Getting Started with Zotonic

Zotonic has obviously been influenced by PHP CMS's like Wordpress, Drupal, etc. The difference is that it is written in Erlang. Its objective is to offer the performance and scalability advantages inherent in Erlang effortlessly ( More importantly, it hopes to be a framework in which you can create a new site using existing modules and not have to write any Erlang code. Obviously at present, the range of modules available for Zotonic dwarfs in comparison to the modules available for the common alternatives.

In this article, you will see how to create two sites using virtual hosts on the same server using the sample skeletons included in Zotonic distribution.


Before starting, Erlang should be installed and Postgresql database server should be running. Go to to get the current release. Unzip and run the zotonic server as follows:

$ unzip

$ cd zotonic

$ make

$ ./

Pointing a browser to localhost:8000 will show zotonic server running. Keep the server running and add two sites.

First, create the two databases:

$ su – postgres

$ createuser -P zotonic

$ createdb blogdb -O zotonic

$ createdb basesitedb -O zotonic

Now, create the two sites:

$ bin/zotonic addsite -u zotonic -P <db pw> -d basesitedb -s basesite basesite

$ bin/zotonic addsite -u zotonic -P <db pw> -d blogdb -s blog blogsite

The options -u and -P specify the credentials to use for the database. The option -d specifies the database to be used and -s specifies the skeleton to be used. The basesite/blogsite are the names of the sites and are accessible using virtual host names the same as the site names. Add the following entries to /etc/hosts: blogsite basesite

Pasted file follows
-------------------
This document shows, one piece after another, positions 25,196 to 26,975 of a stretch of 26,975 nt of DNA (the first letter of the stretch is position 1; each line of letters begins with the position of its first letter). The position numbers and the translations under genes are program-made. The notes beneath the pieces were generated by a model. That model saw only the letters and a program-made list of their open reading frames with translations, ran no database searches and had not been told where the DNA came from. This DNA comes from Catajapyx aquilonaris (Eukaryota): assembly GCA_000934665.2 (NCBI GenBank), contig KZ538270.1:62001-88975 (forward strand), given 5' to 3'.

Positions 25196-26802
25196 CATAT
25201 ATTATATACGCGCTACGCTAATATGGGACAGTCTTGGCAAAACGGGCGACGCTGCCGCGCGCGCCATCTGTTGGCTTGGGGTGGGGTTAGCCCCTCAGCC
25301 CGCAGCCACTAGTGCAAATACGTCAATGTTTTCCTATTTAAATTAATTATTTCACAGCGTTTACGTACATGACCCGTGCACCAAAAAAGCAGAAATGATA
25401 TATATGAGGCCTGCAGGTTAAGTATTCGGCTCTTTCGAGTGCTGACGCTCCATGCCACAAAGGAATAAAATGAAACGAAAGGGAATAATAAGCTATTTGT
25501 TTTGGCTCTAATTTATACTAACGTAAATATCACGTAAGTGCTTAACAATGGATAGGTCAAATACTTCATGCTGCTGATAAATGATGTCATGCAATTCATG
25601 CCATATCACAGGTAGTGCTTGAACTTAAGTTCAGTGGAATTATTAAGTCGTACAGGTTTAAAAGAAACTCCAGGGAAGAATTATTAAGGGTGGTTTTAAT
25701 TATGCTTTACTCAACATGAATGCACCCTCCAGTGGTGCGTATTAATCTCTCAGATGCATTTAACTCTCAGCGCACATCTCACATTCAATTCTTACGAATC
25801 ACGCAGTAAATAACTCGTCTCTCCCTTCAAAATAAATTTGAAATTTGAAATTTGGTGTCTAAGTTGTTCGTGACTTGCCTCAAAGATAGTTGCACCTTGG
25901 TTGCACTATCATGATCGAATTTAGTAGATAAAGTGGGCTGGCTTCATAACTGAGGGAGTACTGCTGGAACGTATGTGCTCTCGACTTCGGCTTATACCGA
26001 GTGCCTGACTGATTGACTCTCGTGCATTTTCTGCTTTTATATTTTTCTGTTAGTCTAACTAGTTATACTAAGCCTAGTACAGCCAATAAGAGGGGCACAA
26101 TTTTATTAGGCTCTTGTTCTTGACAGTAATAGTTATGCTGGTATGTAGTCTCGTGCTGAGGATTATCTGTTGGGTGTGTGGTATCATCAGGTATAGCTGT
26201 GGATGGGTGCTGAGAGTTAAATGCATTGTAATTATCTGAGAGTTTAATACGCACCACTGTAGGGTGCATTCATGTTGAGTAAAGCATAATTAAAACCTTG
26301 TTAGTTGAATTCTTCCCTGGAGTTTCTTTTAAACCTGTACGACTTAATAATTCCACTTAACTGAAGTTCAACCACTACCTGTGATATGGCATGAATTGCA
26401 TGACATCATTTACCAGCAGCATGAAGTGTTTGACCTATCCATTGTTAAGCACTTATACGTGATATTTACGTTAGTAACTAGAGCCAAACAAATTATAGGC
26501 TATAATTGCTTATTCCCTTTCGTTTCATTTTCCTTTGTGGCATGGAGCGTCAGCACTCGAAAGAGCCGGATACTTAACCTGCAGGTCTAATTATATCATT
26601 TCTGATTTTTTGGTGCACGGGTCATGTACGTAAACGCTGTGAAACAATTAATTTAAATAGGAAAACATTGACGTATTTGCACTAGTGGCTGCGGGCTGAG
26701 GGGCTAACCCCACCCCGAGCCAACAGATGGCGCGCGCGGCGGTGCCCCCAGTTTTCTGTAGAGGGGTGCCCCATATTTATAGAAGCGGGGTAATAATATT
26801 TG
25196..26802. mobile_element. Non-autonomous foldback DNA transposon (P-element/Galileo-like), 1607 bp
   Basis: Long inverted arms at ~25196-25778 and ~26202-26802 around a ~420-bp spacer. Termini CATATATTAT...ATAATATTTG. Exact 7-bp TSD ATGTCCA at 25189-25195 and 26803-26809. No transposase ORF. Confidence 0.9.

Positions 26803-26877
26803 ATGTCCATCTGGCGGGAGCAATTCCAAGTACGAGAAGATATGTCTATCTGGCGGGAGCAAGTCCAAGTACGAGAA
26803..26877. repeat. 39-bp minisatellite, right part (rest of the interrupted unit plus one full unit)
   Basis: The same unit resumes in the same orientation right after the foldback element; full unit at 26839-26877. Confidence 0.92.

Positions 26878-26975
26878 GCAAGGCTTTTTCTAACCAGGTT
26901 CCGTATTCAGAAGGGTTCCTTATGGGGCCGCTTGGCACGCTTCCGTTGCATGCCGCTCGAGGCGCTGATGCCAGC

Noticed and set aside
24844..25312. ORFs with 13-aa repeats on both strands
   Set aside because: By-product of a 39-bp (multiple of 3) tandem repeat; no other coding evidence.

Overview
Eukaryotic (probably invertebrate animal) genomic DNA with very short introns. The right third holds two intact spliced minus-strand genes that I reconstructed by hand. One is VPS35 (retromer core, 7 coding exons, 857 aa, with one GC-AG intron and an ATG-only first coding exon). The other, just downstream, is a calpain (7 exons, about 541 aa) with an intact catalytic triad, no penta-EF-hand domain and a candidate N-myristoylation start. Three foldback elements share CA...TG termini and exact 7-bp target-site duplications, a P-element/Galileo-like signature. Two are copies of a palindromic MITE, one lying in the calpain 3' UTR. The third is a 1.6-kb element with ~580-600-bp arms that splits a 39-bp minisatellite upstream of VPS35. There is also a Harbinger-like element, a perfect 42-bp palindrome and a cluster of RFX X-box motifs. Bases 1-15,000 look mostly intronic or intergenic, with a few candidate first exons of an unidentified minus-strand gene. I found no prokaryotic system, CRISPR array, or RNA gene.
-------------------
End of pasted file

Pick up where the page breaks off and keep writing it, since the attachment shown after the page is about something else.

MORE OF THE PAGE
Now, browse blogsite:8000 and basesite:8000 and you will have two distict sites.

Adding Content

Each site has an admin module included in it. Explore the admin module by going to the url blogsite:8000/admin. You will see a page like in figure 1.

Choose the option to make a new page. You will need to give a page title. Choose the category as article. Select the published option. Now add some text and images in the form offered and save it.

Now, if you go back to the home page, the newly added page should the first item.

Repeat the same process with the basesite. In this case the main content of the home page will not change. The newly added page and images will show up in column on the right under 'Recent content'.

Structure of a site

Look in the zotonic/priv/sites directory and you will find directories basesite and blogsite, which contain all the site specific information. Each site needs a config file and a <site name>.erl file. The config file is an Erlang list which contains information about the site, the database and the modules to be installed. The erl file is essentially a minimal erlang module.

Mapping of URL's to the Erlang modules is specified in the file dispatch/dispatch along with the parameters needed, if any. For example, you would specify the template to be used here. Zotonic, like webmachine, also uses the erlydtl templates, an implementation of Django Template Language in Erlang.

In the sites directory, you will also find zotonic_status, which includes default templates and css files which are available for use on your site. For example, the file basesite/templates/home.tpl determines what is shown where on the home page of the basesite. It includes and uses templates which are available in the zotonic_status site.

The templates can access system entities using pre-defined models, e.g. the main resource model or search model. These are used as m.rsc.x or in the templates. You can refer to the in depth manuals on for details.

As you explored in this quick overview, zotonic makes it possible to create a CMS site without having to write any Erlang code. However, since the modules available may not meet all your needs, you may want to write a custom module, which we will explore next month.